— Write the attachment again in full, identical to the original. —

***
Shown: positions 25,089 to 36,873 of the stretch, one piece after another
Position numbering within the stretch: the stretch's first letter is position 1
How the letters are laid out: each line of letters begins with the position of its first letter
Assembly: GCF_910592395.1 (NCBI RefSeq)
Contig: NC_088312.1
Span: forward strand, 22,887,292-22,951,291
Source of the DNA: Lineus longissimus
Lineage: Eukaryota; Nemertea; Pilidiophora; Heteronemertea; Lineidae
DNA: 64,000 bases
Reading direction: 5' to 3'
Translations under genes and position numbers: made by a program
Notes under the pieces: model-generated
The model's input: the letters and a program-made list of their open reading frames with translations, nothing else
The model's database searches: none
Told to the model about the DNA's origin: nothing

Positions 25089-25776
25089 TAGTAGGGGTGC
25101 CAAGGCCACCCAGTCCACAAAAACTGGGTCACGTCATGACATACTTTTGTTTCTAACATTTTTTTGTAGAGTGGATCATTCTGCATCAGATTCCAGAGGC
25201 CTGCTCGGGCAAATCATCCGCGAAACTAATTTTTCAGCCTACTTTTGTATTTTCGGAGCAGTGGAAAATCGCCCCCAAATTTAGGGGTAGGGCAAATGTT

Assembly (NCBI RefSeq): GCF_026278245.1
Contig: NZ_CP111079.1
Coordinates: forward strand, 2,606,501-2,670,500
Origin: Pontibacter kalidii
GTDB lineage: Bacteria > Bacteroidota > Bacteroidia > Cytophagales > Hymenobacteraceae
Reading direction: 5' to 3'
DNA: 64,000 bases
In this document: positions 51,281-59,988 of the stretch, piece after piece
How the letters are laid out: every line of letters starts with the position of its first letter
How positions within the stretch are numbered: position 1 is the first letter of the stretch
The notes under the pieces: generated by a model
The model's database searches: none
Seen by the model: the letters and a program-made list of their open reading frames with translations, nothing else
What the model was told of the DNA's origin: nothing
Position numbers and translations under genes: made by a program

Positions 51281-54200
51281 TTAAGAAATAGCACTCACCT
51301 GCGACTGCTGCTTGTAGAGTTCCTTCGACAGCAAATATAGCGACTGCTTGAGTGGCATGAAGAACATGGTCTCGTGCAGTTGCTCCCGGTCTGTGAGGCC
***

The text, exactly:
Shown: positions 25,089 to 36,873 of the stretch, one piece after another
Position numbering within the stretch: the stretch's first letter is position 1
How the letters are laid out: each line of letters begins with the position of its first letter
Assembly: GCF_910592395.1 (NCBI RefSeq)
Contig: NC_088312.1
Span: forward strand, 22,887,292-22,951,291
Source of the DNA: Lineus longissimus
Lineage: Eukaryota; Nemertea; Pilidiophora; Heteronemertea; Lineidae
DNA: 64,000 bases
Reading direction: 5' to 3'
Translations under genes and position numbers: made by a program
Notes under the pieces: model-generated
The model's input: the letters and a program-made list of their open reading frames with translations, nothing else
The model's database searches: none
Told to the model about the DNA's origin: nothing

Positions 25089-25776
25089 TAGTAGGGGTGC
25101 CAAGGCCACCCAGTCCACAAAAACTGGGTCACGTCATGACATACTTTTGTTTCTAACATTTTTTTGTAGAGTGGATCATTCTGCATCAGATTCCAGAGGC
25201 CTGCTCGGGCAAATCATCCGCGAAACTAATTTTTCAGCCTACTTTTGTATTTTCGGAGCAGTGGAAAATCGCCCCCAAATTTAGGGGTAGGGCAAATGTT

Assembly (NCBI RefSeq): GCF_026278245.1
Contig: NZ_CP111079.1
Coordinates: forward strand, 2,606,501-2,670,500
Origin: Pontibacter kalidii
GTDB lineage: Bacteria > Bacteroidota > Bacteroidia > Cytophagales > Hymenobacteraceae
Reading direction: 5' to 3'
DNA: 64,000 bases
In this document: positions 51,281-59,988 of the stretch, piece after piece
How the letters are laid out: every line of letters starts with the position of its first letter
How positions within the stretch are numbered: position 1 is the first letter of the stretch
The notes under the pieces: generated by a model
The model's database searches: none
Seen by the model: the letters and a program-made list of their open reading frames with translations, nothing else
What the model was told of the DNA's origin: nothing
Position numbers and translations under genes: made by a program

Positions 51281-54200
51281 TTAAGAAATAGCACTCACCT
51301 GCGACTGCTGCTTGTAGAGTTCCTTCGACAGCAAATATAGCGACTGCTTGAGTGGCATGAAGAACATGGTCTCGTGCAGTTGCTCCCGGTCTGTGAGGCC